At a reading of Reasons to Stay Alive by Matt Haig, an in-depth personal account of the British author’s major depressive disorder, writer Elitsa Dermendzhiyska was surprised to hear that most of Haig’s fan mail came from 13-year-olds.¹ This informal data would have come as no surprise to journalist Katherine Reynolds Lewis,² author of The Good News About Bad Behavior, who opens her book with the statistic that “one in two children will develop a mood or behavioral disorder or a substance addiction before age eighteen.” She notes that this statistic does not represent a rise in diagnosis, but “an actual change in children.” The crux of the problem as she sees it? A decreasing ability to self-regulate. “Children today are fundamentally different from past generations,” she writes. “They truly have less self-control. Simply put, we face a crisis of self-regulation.”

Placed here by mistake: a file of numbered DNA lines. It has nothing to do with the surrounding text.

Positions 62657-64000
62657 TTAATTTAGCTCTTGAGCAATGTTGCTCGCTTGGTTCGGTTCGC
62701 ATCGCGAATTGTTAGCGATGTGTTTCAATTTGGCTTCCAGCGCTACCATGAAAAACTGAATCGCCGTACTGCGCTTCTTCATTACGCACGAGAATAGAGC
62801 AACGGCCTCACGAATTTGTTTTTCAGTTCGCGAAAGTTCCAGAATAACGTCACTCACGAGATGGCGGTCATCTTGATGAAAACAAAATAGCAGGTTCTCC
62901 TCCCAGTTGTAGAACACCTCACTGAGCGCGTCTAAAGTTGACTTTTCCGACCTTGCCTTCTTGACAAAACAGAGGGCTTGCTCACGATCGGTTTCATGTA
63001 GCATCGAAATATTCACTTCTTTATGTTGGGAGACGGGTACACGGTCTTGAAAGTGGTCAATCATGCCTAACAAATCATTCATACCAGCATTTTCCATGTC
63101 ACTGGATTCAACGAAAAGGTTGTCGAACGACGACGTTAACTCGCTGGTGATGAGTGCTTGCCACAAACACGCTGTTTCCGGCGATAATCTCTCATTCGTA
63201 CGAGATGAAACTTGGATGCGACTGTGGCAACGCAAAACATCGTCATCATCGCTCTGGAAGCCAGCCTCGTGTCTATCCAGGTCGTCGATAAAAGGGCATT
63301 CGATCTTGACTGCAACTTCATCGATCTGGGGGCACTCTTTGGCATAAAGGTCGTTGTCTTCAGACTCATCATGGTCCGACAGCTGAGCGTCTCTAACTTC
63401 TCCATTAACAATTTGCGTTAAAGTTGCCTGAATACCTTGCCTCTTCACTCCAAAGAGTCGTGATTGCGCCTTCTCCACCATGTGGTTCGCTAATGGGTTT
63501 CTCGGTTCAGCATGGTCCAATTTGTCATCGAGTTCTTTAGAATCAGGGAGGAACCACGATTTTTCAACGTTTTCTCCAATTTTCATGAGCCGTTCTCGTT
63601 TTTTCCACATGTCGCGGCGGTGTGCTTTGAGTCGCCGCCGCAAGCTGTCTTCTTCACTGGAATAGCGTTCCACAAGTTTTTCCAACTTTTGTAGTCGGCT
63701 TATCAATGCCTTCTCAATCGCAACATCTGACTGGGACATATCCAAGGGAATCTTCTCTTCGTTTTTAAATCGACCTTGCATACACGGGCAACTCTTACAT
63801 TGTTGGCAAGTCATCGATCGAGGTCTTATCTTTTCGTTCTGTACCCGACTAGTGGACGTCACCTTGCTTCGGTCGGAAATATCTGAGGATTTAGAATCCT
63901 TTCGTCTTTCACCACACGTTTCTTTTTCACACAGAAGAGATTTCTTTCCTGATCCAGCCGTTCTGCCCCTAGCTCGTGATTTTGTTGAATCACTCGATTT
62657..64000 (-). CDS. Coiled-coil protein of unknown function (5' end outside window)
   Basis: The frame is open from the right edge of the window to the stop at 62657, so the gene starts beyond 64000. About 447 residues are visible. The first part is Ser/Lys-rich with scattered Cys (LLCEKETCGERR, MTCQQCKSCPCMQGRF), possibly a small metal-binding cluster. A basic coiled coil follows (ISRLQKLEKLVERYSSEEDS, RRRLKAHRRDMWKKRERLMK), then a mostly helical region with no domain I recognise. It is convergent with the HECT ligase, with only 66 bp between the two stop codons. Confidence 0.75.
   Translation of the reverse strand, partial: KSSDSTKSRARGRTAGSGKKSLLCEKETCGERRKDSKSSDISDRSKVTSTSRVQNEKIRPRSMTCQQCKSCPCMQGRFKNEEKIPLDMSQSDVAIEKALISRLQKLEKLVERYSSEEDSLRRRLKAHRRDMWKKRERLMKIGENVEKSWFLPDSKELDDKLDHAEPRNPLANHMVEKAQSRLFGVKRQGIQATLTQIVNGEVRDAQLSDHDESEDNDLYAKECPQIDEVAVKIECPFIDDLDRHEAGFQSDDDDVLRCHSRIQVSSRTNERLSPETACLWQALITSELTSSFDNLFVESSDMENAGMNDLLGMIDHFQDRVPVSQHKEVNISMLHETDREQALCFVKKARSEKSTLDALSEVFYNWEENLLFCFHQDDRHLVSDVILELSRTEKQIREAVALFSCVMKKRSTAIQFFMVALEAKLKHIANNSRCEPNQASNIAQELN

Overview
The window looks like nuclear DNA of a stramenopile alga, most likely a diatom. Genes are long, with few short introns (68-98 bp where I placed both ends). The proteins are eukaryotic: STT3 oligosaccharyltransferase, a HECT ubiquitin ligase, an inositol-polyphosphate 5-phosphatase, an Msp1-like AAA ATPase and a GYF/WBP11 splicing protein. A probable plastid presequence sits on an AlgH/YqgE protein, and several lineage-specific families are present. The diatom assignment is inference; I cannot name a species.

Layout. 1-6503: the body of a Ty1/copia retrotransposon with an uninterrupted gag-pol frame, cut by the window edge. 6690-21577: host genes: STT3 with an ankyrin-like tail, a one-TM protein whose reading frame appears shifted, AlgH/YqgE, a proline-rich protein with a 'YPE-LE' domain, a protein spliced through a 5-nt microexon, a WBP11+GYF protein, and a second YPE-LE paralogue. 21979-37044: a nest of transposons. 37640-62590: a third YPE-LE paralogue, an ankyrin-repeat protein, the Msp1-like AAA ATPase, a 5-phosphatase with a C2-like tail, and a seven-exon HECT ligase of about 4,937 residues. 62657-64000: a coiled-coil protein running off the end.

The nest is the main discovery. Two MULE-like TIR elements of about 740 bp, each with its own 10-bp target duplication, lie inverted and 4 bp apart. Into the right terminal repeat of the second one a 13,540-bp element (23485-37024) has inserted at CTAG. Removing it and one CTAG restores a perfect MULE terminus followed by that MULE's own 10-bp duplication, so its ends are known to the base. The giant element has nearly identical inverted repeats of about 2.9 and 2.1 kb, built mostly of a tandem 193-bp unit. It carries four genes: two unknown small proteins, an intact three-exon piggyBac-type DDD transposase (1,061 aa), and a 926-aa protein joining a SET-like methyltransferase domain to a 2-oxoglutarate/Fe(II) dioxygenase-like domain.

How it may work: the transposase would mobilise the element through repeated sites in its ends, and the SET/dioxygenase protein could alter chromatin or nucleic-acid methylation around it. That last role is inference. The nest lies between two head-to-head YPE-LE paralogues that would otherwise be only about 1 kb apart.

From the work of Dr. Nadine Burke Harris,³ we also know that adverse childhood experiences (ACEs) lead to increased health risks in adulthood — up to triple the lifetime risk of heart disease and lung cancer, for example. While the model for ACEs from the CDC study names specific criteria (physical, emotional, sexual abuse; physical or emotional neglect; parental mental illness, substance abuse, incarceration; parental separation or divorce; or domestic violence), I think it is fair and accurate to say that 21st-century teenhood as a whole has become an ACE for any teen who dreams of succeeding as a thriving professional adult with a rewarding life. For an expanded treatment of this topic, please see my article, 21st-Century Teenhood and Toxic Stress.
My concern, based on observation afforded by a decade as a private college planner and another near-decade of university teaching, is that American teens are alarmingly underprepared for the challenges of adulthood, and they know it. The adults in their lives, however, seem not to be paying attention or unable to provide remedies, if they are — even as their children’s adulthood portends to be much less safe and structured than theirs. No wonder 13-year-olds are writing to Matt Haig.
How does today’s college admissions process further compound this situation? Find out more here.